The unanswered phone calls and misunderstood memos that helped bring down the Berlin Wall.
Too often, we see history as inevitable. What was had to be, the culmination of seemingly tectonic forces. We tend to forget that history is also defined by the logic of human messiness. Happenstance, chance, even accident always loom large in grand events.
Consider the iconic image that will play and replay on our TV screens over the coming weeks: Berliners dancing atop the fallen wall, marking the end of the Cold War 20 years ago. I was there, that night to remember: Nov. 9, 1989.
The scene was Checkpoint Charlie, the famous border crossing in the heart of divided Berlin. A heaving crowd of East Germans faced a thin line of Volkspolitzei, nervously fingering their weapons. The standoff had just entered its fourth hour. "Open up! Open up!" the people cried out. Past the police and their guard dogs, past the watchtower and barbed wire of the infamous death strip, on the other side of the grim-gray Berlin Wall, came the answering call from an equally boisterous mob of West Germans: "Come over! Come over!"
Blazing TV lights suddenly flipped on from the West, silhouetting the wall and the guards, intensifying the eerie scene. Inside his lighted, glassed-in command post, the captain of the East German border guard, a beefy guy with a square jaw and the dark bristly air of a Doberman, stood dialing and redialing his telephone. For hours he vainly sought instructions. Certainly he was confused. Most likely he was frightened. The crowds before him had broiled out of nowhere, grown so fast, unlike anything he had ever seen, and now they pushed so close that their breath, frosting in the night, mingled with that of his increasingly anxious men.
Similarly panicky calls flew from checkpoints up and down the wall. What was happening? What should be done? But there were no answers. No instructions came back from the Interior Ministry. Top officials had gone to the opera or to the bowers of their mistresses. As Communist East Germany entered the final, existential crisis, its leadership was AWOL.
In his glass booth, the captain of the border guard once again put down his phone. He stood rock-still. Perhaps he had just been informed that the Bornholmerstrasse crossing to the north had moments earlier opened its barriers, besieged by some 20,000 people. Perhaps he came to his own decision. Maybe he was simply fed up. Whatever the case, at 11:17 p.m. precisely, he shrugged his shoulders, as if to say, "Why not?"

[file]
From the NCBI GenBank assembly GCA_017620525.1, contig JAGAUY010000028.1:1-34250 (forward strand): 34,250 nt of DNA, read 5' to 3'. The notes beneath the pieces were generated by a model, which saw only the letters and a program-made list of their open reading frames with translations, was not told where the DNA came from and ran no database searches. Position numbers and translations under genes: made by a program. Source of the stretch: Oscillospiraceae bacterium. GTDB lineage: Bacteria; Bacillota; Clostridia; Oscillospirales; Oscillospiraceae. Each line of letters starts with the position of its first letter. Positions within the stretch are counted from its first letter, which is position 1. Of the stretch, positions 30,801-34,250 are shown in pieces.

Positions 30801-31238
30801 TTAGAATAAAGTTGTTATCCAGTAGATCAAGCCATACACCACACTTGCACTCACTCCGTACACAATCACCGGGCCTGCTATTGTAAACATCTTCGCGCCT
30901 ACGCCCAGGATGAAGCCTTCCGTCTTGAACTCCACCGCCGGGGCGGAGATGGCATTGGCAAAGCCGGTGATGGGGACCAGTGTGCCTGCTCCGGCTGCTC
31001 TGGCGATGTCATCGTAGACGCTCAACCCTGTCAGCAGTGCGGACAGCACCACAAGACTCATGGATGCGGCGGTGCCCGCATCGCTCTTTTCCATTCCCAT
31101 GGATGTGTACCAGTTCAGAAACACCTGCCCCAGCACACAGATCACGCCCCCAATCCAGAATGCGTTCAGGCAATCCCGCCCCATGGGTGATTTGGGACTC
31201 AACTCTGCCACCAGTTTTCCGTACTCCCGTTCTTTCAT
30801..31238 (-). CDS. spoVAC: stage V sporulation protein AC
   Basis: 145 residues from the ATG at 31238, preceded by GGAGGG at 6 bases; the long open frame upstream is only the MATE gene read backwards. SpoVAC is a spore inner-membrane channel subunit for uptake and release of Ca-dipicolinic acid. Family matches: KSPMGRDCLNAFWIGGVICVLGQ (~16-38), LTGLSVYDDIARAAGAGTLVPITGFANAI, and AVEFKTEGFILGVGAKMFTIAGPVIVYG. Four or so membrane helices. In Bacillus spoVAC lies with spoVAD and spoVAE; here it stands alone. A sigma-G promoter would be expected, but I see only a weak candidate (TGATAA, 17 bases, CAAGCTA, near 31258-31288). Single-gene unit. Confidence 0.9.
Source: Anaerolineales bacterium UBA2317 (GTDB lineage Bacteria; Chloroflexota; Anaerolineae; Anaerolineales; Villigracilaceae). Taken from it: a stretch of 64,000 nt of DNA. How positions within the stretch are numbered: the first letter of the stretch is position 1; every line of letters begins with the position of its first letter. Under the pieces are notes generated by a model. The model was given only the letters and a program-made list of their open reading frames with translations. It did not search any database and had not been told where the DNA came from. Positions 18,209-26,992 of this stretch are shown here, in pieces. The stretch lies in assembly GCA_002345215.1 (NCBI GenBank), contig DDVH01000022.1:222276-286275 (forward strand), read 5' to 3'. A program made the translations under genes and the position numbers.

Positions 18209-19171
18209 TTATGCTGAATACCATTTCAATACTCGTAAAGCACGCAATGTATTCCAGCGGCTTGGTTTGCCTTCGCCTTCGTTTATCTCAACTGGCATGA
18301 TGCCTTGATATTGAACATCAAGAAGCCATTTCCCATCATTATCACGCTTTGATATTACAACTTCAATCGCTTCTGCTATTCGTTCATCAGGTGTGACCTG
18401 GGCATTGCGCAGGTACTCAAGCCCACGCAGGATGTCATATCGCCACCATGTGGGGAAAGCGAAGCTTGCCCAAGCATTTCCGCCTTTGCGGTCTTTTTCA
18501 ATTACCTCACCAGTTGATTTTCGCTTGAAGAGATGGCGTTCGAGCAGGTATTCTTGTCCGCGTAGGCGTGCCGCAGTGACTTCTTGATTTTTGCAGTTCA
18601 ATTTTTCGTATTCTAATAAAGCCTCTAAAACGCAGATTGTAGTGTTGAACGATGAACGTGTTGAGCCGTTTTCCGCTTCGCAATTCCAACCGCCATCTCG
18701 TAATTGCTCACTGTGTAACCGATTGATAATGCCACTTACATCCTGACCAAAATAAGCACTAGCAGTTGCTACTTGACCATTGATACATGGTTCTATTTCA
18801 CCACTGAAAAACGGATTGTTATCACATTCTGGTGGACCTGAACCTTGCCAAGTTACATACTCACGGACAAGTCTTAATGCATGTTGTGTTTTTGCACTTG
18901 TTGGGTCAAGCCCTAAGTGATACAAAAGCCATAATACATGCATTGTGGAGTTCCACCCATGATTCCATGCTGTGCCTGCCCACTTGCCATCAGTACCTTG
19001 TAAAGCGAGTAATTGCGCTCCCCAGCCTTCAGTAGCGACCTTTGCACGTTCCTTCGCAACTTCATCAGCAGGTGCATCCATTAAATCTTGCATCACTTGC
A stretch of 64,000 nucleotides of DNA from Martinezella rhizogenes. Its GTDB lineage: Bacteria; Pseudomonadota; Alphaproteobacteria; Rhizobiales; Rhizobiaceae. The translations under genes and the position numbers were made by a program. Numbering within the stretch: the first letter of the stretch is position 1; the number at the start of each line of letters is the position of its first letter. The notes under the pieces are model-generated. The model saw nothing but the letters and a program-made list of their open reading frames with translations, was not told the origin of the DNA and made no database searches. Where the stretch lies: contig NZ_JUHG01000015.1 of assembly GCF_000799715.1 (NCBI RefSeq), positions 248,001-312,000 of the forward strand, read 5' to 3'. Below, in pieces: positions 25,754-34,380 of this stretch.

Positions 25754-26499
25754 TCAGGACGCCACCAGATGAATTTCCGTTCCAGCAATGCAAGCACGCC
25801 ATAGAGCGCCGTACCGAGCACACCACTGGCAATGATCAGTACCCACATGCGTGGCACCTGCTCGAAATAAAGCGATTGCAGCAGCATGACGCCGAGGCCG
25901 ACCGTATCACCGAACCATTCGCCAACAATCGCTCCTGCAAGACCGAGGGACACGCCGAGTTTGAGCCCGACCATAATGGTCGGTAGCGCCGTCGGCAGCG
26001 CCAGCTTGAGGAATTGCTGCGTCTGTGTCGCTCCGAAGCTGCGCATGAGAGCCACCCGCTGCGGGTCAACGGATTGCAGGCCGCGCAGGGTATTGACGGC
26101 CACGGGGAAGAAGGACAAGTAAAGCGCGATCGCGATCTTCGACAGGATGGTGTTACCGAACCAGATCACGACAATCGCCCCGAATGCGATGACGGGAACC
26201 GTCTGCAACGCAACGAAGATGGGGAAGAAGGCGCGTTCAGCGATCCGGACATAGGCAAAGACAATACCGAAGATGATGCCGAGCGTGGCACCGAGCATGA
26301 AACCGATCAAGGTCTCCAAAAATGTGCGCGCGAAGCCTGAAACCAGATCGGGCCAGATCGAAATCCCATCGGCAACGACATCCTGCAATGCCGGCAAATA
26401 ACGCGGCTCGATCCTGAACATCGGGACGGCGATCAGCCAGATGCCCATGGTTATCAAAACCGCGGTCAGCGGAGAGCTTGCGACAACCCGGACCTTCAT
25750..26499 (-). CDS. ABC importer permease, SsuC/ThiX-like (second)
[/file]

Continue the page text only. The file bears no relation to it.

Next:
"Alles auf!" he ordered. "Open up," and the gates swung wide. With a great roar the crowds surged forward. Among the first to cross to freedom was a woman I'd watched for hours, bobbing up and down to keep warm in a baby-blue nightgown and hair curlers. There she was one moment. The next, history literally swept her up. Carried aloft by the human tide, she turned her head and shouted to a friend, "I'll be back in 10 minutes. I just want to see if it's real!"
Earlier that evening, just before 7 p.m., another man had shrugged. Gunter Schabowski, the portly spokesman for the ruling Politburo, installed just weeks earlier, stopped by the offices of the Communist Party boss, Egon Krenz, en route to his daily press briefing. "Anything to announce?" he asked casually. Krenz shuffled through the papers on his desk, then passed Schabowski a two-page memo. "Take this," he said with a grin. "It will do us a power of good." Schabowski scanned the memo while being driven from party headquarters. It was a short press release having to do with passports. From now on, every East German would have the right to have one—and to travel freely.
For a nation locked so long behind the Iron Curtain, this was tremendous news. At the press conference, there was a sudden hush as Schabowski read from the memo, then a hubbub of shouting reporters. From the back of the room, as the cameras rolled, broadcasting live to the nation, the fatal question rang out: "When does it take effect?"
Schabowski paused, looked up. "What?" he said, confused. The chorus of questions rang out again, seeking clarification. Schabowski scratched his head, mumbled to aides on either side, perched his glasses on the end of his nose, and scanned his notes, then once again he looked up … and shrugged. "Ab Sofort," he read aloud from what he saw written on the press release. Immediately. Without delay.
Michael Meyer, Newsweek's bureau chief in Eastern Europe in 1989, is the author of The Year That Changed the World.
Photograph of the fall of the Berlin Wall by Gerard Malie/AFP/Getty Images.